NCLA Site Search

NCLA Persuades Energy Dept. to Halt Unlawful Emergency Demand for Cryptocurrency Mining Data

Washington, DC (March 1, 2024) – Today, the New Civil Liberties Alliance settled with the Department of Energy (DOE) and the Energy Information Administration (EIA) to formally end an attempt to force cryptocurrency mining companies to hand over sensitive information about their operations through a mandatory Cryptocurrency Mining Facilities Survey. NCLA alleged that the Office of Management and Budget (OMB) had given EIA emergency permission to collect this data despite EIA’s failure to demonstrate that short-cutting the statutory process would prevent public harm, as federal law requires. Representing the Texas Blockchain Council and Riot Platforms, Inc., NCLA celebrates this victory in defense of privacy rights and the rule of law, thanking co-counsel Gray Reed and Cherry Johnson Siegmund James for their tireless work every step of the way.

Without following the notice-and-comment process, EIA Administrator Joseph DeCarolis requested on January 24 that OMB allow his agency to demand monthly information collections from cryptocurrency mining companies about their energy consumption, including sensitive and highly proprietary information. DeCarolis’s request relied on EIA’s assertion that cryptocurrency mining “potentially disrupted the electric power industry,” claiming that EIA should be allowed to skip the Paperwork Reduction Act’s required comment process before such data collection “because public harm is reasonably likely if normal clearance procedures are followed.” In fact, EIA never established that public harm would likely result if its faux “emergency” request were denied.

On February 23, NCLA secured a Temporary Restraining Order blocking EIA’s survey for 14 days nationwide. Now, DOE and EIA have agreed to withdraw the survey and destroy any information they received in response to it. They also agreed to withdraw their February 9 notice, which sought comments about continuing the emergency survey. Instead, the agencies will publish a new notice in the Federal Register proposing data collection and allow comments to be submitted for 60 days afterward, in accordance with the Paperwork Reduction Act. The federal agencies have additionally agreed to fully reimburse NCLA’s travel expenses under the Equal Access to Justice Act through today.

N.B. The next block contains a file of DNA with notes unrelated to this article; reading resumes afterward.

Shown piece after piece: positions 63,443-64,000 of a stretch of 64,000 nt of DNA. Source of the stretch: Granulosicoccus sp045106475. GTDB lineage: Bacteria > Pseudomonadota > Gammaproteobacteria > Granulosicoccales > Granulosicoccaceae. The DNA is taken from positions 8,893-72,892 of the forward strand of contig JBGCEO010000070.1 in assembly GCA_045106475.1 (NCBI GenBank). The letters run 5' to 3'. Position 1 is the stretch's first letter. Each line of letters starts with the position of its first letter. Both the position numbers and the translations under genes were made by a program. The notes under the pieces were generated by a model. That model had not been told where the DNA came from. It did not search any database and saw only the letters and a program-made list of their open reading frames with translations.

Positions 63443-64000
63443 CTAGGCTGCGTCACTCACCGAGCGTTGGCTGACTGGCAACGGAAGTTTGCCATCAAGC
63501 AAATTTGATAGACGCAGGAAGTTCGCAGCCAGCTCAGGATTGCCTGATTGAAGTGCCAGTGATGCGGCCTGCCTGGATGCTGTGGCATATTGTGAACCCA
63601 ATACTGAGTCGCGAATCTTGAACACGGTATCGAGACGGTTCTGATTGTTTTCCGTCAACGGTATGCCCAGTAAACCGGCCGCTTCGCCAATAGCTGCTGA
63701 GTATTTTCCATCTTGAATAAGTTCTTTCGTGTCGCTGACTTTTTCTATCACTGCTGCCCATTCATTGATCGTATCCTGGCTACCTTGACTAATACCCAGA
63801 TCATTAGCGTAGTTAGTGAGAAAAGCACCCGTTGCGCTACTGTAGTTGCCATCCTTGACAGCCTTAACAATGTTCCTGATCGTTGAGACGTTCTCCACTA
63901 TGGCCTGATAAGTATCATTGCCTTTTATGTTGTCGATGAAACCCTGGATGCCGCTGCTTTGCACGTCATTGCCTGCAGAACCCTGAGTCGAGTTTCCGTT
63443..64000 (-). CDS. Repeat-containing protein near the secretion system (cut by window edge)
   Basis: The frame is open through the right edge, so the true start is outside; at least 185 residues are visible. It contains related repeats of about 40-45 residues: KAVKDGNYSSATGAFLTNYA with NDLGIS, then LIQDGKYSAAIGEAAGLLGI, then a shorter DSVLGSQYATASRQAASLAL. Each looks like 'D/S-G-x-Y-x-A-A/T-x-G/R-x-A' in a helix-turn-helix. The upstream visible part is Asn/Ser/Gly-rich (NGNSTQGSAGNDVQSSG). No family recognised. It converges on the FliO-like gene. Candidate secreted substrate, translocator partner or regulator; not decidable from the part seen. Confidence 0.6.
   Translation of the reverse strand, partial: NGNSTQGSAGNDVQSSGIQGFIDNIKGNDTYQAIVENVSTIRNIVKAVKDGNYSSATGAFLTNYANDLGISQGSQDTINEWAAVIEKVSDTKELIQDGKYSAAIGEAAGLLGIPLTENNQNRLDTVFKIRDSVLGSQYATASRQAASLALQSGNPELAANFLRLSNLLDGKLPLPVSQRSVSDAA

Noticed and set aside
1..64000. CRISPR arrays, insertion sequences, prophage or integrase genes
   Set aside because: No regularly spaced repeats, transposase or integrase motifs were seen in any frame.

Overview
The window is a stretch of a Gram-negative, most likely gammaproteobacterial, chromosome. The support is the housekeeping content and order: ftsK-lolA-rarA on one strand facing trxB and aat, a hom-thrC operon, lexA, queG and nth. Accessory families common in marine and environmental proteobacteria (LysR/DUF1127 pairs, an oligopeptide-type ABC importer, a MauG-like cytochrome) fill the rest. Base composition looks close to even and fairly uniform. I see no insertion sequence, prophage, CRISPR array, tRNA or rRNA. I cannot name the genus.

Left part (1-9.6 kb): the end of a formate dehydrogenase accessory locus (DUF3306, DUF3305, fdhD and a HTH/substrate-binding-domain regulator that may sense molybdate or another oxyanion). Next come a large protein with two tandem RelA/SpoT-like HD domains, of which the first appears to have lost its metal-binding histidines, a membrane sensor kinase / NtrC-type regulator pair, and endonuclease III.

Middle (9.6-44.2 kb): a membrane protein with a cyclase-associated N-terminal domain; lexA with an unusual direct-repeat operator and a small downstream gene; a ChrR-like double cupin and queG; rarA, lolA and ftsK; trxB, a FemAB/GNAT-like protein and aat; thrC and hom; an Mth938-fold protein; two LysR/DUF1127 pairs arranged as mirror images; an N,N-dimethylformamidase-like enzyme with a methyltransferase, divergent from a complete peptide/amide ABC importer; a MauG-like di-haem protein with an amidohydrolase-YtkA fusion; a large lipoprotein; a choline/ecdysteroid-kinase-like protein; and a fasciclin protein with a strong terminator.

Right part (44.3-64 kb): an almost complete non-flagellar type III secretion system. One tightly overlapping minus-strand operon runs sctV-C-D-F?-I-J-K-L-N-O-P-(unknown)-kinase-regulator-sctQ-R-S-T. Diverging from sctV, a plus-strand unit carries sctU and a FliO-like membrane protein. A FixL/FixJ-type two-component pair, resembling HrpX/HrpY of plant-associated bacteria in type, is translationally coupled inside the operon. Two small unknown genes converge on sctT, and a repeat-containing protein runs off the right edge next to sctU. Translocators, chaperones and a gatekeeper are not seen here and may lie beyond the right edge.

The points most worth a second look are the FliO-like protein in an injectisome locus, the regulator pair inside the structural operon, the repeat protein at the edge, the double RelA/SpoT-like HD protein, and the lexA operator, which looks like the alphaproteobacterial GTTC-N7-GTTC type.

NCLA’s Texas Blockchain Council v. Dept. of Energy lawsuit alleged that in unlawfully demanding these companies’ data, EIA appeared to be responding to political pressure rather than a genuine emergency implicating public harm. But the Paperwork Reduction Act allows emergency exceptions only in limited circumstances. EIA is wise to abandon this effort and pursue any proposed survey through proper legal channels. NCLA will remain vigilant against future Administrative State attempts to unlawfully collect Americans’ information and property.

NCLA released the following statements:

“Public notice and comment is integral to how our government functions. We are pleased that the parties were able to reach an agreement and secure the opportunity for our clients—and the public at large—to comment on the government’s proposal. It is critical that our nation’s data remain impartial and that starts with an open and transparent process.”
— Kara Rollins, Litigation Counsel, NCLA

“We appreciate the government’s prompt recognition that it had no plausible ‘emergency’ justification for circumventing the notice-and-comment requirements put in place to prevent rushed and ill-considered agency action, but it shouldn’t have required an emergency lawsuit to stop EIA’s lawless survey. OMB and the Office of Information and Regulatory Affairs are supposed to be the watchdogs here, but it seems they may be asleep at the switch.”
— Russ Ryan, Senior Litigation Counsel, NCLA

For more information visit the case page here.

ABOUT NCLA

NCLA is a nonpartisan, nonprofit civil rights group founded by prominent legal scholar Philip Hamburger to protect constitutional freedoms from violations by the Administrative State. NCLA’s public-interest litigation and other pro bono advocacy strive to tame the unlawful power of state and federal agencies and to foster a new civil liberties movement that will help restore Americans’ fundamental rights.

On the Case